The larvae like warmth 25 -30 degrees C and humid jungle conditions, which are best achieved in a tank or plastic container, rather than a netting cage. Given these conditions the larvae are not difficult to rear, and spin cocoons in about 8 weeks from hatching.


Oak Silkmoth polyphemus 15 eggs
Availability: NOW

American Oak Silkmoth Antheraea polyphemus

The hindwings of both sexes have huge target eyespots. Pairing sometimes easy, other times changes of setup are needed.  The female lays a large number of eggs. The larvae are easy to rear on Oak and will usually accept Birch, Willow, Sallow, Maple, Apple, Cherry, Alder and Elm. TRY also Walnut, Robinia pseudacacia, Sumac Rhus typhina, 

Along the sides of larger larvae there are silver spangles, like drops of mercury. Very attractive. Cocoons formed in late summer produce moths the following spring.

Chinese Oak Silkmoth pernyi 15 eggs
Availability: June

Chinese Silkmoth Antheraea pernyi  

Highly recommended for those who are looking for a spectacular moth, with LARGE exotic larvae: easily reared.  

This species used to be universally available. Over the years captive bred stocks have disappointingly become in-bred. We now have strong wild Chinese stock, starting with cocoons available from October 2019, and orders can be taken now for eggs and larvae available from May 2020.

A large species, and undoubtedly the best for beginners. Moths emerge in the spring. They pair very easily. 

Very easy to keep. Young larvae are black, and later turn green. They become enormous, feeding on  Oak, Birch, Sweet Chestnut, Horse Chestnut, Prunus, Hornbeam (Carpinus), Apple, Hawthorn, Beech, Osier Willow.  After about 2 months the larvae spin silk cocoons - an extra opportunity for a teaching project. Moths emerge the same year. Autumn larvae spin over-wintering cocoons.

Larvae thrive on Evergreen Oak when other plants not available. In winter, if the evergreen leaves are a bit leathery, make some incisions in the leaves with scissors. This releases attractive scent to the larvae and and gives them easier places to start feeding.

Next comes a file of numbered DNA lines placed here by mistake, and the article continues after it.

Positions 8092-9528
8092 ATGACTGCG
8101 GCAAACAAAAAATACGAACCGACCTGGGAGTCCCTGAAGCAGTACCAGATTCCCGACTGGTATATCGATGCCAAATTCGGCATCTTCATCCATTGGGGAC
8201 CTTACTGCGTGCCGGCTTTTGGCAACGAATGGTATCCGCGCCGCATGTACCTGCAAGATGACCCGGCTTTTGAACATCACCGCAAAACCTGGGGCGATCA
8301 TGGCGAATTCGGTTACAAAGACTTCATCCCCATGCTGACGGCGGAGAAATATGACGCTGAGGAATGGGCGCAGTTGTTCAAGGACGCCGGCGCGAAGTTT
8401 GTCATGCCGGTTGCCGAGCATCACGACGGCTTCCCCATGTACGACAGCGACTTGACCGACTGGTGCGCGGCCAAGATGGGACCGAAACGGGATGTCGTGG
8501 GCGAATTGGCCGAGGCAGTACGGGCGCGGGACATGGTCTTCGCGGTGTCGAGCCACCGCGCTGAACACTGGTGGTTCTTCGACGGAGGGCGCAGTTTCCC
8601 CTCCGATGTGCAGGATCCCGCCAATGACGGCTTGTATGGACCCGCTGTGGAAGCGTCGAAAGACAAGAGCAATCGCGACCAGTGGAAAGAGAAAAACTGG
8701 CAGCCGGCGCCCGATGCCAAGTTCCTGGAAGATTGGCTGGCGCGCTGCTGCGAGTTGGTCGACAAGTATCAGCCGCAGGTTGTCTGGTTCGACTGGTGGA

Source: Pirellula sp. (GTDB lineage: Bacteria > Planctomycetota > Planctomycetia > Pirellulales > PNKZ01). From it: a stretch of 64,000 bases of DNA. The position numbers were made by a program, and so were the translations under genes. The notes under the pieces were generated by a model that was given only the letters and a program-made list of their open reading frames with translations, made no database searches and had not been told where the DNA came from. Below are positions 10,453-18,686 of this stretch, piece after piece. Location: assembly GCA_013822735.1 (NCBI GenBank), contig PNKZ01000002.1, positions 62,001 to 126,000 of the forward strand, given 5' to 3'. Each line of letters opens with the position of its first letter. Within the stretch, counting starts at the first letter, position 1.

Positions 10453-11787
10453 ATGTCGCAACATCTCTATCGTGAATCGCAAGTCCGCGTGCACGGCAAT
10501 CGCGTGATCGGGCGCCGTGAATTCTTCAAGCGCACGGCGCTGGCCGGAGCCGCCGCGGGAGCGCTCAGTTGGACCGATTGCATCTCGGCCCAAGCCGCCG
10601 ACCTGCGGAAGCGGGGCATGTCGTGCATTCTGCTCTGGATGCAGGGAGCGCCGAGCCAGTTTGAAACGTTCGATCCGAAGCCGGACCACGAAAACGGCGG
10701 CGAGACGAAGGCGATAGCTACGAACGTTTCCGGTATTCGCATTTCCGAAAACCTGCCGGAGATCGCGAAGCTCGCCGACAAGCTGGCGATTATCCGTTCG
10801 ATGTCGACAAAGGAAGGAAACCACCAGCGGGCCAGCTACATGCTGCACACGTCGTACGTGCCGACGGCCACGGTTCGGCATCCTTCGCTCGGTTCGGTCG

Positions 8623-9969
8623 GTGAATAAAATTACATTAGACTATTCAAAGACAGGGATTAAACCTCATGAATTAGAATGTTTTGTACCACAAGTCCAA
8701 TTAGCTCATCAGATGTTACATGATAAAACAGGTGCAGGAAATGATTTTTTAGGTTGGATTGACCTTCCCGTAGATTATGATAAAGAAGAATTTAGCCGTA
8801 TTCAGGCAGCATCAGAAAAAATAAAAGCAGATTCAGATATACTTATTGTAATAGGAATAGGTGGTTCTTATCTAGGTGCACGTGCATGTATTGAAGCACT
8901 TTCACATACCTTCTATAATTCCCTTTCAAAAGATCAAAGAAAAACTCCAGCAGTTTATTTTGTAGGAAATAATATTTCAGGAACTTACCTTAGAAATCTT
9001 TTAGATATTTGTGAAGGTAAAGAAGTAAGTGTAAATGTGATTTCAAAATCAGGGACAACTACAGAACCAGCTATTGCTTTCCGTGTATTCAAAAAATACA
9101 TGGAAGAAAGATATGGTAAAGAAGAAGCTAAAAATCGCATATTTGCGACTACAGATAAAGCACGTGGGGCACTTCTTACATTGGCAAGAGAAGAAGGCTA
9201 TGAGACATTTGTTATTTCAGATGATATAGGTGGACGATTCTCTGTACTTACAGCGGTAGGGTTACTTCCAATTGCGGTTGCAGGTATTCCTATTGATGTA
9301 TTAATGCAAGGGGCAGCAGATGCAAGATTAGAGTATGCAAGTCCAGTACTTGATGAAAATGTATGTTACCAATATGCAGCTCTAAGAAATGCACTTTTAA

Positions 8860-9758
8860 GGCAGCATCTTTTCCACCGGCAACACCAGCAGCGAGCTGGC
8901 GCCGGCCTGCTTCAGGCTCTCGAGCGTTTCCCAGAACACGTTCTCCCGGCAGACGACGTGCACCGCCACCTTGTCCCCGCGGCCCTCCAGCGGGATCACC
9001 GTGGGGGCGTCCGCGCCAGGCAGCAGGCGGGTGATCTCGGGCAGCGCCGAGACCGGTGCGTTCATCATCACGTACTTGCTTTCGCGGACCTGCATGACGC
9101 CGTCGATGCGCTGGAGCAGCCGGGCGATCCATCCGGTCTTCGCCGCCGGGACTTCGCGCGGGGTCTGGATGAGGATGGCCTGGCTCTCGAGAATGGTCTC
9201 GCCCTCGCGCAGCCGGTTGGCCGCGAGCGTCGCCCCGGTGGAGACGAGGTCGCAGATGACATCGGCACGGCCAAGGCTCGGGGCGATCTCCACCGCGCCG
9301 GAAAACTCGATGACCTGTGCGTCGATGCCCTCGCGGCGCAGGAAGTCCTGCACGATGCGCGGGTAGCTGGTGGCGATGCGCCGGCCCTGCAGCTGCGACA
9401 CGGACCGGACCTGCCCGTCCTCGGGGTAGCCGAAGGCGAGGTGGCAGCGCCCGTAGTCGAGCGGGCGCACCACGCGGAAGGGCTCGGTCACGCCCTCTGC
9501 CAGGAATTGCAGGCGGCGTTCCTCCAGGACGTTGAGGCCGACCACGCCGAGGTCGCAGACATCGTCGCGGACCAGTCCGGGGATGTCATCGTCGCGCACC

A PERFECT species for children and beginners! 

Bullseye Moth Automeris io 15 eggs
Availability: Summer 2020

Bullseye Moth Automeris io North America 

Eggs and Larvae of the Bullseye Moth are not available every year. This small silkmoth has a number of interesting characteristics.

The male and female are distinctly different colours – both have the enormous eye markings on the hindwings which are exposed when the moth is disturbed.

The larvae are covered by branched spines – don’t touch them – they sting like a nettle! They are gregarious until the larvae are quite large, changing colour at each skin change.

For pairing, keep the moths in a cage the size of the Pyjama Mini Cage. Fertile eggs develop a black dot which is the micropyle, through which the embryo breathes. A useful indicator of fertility, not present in most other species.

The larvae are polyphagous, ie they will accept a wide variety of foodplants, which include such trees as Oak, Lime, Willow, Hazel, Bramble, Apple, Hawthorn and more.

European Cynthia Moth Philosamia cynthia 15 eggs
Availability: Summer

European Cynthia Moth Philosamia cynthia  

This species has now become scarce in Europe and we may not get regular supplies in future. 

Very easy to rear on Privet, Willows, Ailanthus, Llilac and other shrubs, including evergreens, such as Portugal Laurel, Viburnum tinus and Acuba.

The moths pair easily. The young larvae are yellow, decorated with black spots, and live gregariously. As they grow they become pure white, with prominent black spots. In the final instar they have a white waxy bloom.

Highly recommended.

Eri Silkmoth Philosamia cynthia ricini 10 larvae
Availability: June/July

Eri Silkmoth Philosamia cynthia ricini  

A very attractive form with dark banded moths. Very easy indeed to breed in captivity.

The larvae feed on Privet, and are very easy to rear in all seasons. Other evergreen foodplants accepted include Portuguese Laurel Prunus lusitanica, which they relish, Rhododendron, Laurel, and Golden-spotted Laurel Acuba. 

Deciduous foodplants: Tree of Heaven Ailanthus is quite their favourite food. They also thrive on Willows, especially Osier Salix viminalis, Cherry, Laburnham, Lilac, Rose, Plum, Apple, Ash, Birch, Elder and doubtless many more.

The larvae are gregarious when young, yellow and black. Larger larvae are covered with white waxy powder. This subspecies is continuously brooded and can be kept going in all seasons. The cocoon is white and can be used to produce spun silk.